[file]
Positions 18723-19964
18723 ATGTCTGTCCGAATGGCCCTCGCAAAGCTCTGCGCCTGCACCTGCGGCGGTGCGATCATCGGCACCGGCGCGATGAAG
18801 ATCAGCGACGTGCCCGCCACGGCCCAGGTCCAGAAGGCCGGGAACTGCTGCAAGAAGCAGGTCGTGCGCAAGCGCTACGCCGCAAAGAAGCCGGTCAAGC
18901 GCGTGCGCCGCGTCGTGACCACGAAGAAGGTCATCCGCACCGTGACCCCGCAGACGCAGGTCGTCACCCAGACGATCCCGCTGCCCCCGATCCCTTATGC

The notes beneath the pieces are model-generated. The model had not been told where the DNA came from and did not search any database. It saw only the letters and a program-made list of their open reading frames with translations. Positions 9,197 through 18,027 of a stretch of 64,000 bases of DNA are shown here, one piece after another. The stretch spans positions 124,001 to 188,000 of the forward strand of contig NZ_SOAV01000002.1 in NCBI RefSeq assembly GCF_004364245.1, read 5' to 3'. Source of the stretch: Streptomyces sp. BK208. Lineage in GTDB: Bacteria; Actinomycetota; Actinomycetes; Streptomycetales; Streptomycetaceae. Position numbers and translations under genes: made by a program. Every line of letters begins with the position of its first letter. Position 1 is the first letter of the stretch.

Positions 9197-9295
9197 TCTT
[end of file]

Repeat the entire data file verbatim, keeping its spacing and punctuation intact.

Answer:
Positions 18723-19964
18723 ATGTCTGTCCGAATGGCCCTCGCAAAGCTCTGCGCCTGCACCTGCGGCGGTGCGATCATCGGCACCGGCGCGATGAAG
18801 ATCAGCGACGTGCCCGCCACGGCCCAGGTCCAGAAGGCCGGGAACTGCTGCAAGAAGCAGGTCGTGCGCAAGCGCTACGCCGCAAAGAAGCCGGTCAAGC
18901 GCGTGCGCCGCGTCGTGACCACGAAGAAGGTCATCCGCACCGTGACCCCGCAGACGCAGGTCGTCACCCAGACGATCCCGCTGCCCCCGATCCCTTATGC

The notes beneath the pieces are model-generated. The model had not been told where the DNA came from and did not search any database. It saw only the letters and a program-made list of their open reading frames with translations. Positions 9,197 through 18,027 of a stretch of 64,000 bases of DNA are shown here, one piece after another. The stretch spans positions 124,001 to 188,000 of the forward strand of contig NZ_SOAV01000002.1 in NCBI RefSeq assembly GCF_004364245.1, read 5' to 3'. Source of the stretch: Streptomyces sp. BK208. Lineage in GTDB: Bacteria; Actinomycetota; Actinomycetes; Streptomycetales; Streptomycetaceae. Position numbers and translations under genes: made by a program. Every line of letters begins with the position of its first letter. Position 1 is the first letter of the stretch.

Positions 9197-9295
9197 TCTT